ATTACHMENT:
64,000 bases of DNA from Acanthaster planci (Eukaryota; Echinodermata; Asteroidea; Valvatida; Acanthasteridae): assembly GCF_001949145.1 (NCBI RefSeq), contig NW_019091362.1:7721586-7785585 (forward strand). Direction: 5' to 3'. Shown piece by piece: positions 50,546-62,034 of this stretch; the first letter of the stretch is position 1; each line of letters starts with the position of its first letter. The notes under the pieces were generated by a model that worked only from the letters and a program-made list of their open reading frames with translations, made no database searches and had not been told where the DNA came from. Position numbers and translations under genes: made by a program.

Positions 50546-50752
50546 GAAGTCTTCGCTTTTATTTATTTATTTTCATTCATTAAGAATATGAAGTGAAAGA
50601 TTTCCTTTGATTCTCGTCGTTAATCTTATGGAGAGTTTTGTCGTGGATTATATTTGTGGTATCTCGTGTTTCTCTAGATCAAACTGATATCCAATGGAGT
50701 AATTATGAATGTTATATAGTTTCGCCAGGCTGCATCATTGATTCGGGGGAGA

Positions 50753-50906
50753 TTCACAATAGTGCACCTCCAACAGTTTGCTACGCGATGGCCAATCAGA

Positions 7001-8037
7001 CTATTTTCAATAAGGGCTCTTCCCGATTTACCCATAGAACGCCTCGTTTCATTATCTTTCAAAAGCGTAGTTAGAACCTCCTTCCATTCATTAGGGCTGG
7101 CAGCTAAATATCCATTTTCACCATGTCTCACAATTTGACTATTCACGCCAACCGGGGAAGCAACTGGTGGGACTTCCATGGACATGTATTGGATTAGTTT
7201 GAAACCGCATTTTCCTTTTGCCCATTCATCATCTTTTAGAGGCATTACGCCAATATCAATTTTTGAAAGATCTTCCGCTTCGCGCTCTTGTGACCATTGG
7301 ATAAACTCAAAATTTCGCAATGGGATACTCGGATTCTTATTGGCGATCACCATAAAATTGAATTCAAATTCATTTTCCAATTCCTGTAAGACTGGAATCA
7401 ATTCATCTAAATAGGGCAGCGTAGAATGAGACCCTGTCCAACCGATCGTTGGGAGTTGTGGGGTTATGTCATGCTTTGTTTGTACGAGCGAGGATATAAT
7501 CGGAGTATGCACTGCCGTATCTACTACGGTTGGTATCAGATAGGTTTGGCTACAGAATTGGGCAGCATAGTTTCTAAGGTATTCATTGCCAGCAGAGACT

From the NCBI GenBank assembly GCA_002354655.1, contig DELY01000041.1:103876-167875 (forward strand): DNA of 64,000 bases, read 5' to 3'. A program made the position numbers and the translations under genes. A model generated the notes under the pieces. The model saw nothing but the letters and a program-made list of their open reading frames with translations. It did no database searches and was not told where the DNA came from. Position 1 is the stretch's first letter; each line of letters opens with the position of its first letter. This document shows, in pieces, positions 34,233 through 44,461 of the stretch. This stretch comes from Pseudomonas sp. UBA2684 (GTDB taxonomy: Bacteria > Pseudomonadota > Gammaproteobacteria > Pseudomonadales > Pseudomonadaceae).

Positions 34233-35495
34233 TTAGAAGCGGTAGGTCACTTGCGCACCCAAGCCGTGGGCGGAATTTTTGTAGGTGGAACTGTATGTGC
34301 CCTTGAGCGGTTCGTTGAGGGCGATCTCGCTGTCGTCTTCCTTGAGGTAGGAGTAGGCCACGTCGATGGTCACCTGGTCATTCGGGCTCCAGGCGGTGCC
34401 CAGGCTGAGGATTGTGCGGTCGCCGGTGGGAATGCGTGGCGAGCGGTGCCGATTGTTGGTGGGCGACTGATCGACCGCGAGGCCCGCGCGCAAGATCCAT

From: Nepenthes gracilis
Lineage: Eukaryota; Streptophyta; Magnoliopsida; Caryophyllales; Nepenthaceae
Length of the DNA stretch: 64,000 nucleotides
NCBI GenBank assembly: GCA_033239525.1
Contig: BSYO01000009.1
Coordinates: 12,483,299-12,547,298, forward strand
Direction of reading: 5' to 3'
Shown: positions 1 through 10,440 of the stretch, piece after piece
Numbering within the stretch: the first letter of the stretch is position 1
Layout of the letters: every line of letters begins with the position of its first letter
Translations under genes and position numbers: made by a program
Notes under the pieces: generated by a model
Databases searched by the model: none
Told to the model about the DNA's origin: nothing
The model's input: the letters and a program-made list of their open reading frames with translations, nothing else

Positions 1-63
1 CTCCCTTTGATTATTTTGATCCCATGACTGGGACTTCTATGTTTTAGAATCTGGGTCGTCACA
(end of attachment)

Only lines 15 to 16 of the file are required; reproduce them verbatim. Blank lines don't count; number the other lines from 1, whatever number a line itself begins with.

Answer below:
From the NCBI GenBank assembly GCA_002354655.1, contig DELY01000041.1:103876-167875 (forward strand): DNA of 64,000 bases, read 5' to 3'. A program made the position numbers and the translations under genes. A model generated the notes under the pieces. The model saw nothing but the letters and a program-made list of their open reading frames with translations. It did no database searches and was not told where the DNA came from. Position 1 is the stretch's first letter; each line of letters opens with the position of its first letter. This document shows, in pieces, positions 34,233 through 44,461 of the stretch. This stretch comes from Pseudomonas sp. UBA2684 (GTDB taxonomy: Bacteria > Pseudomonadota > Gammaproteobacteria > Pseudomonadales > Pseudomonadaceae).

Positions 34233-35495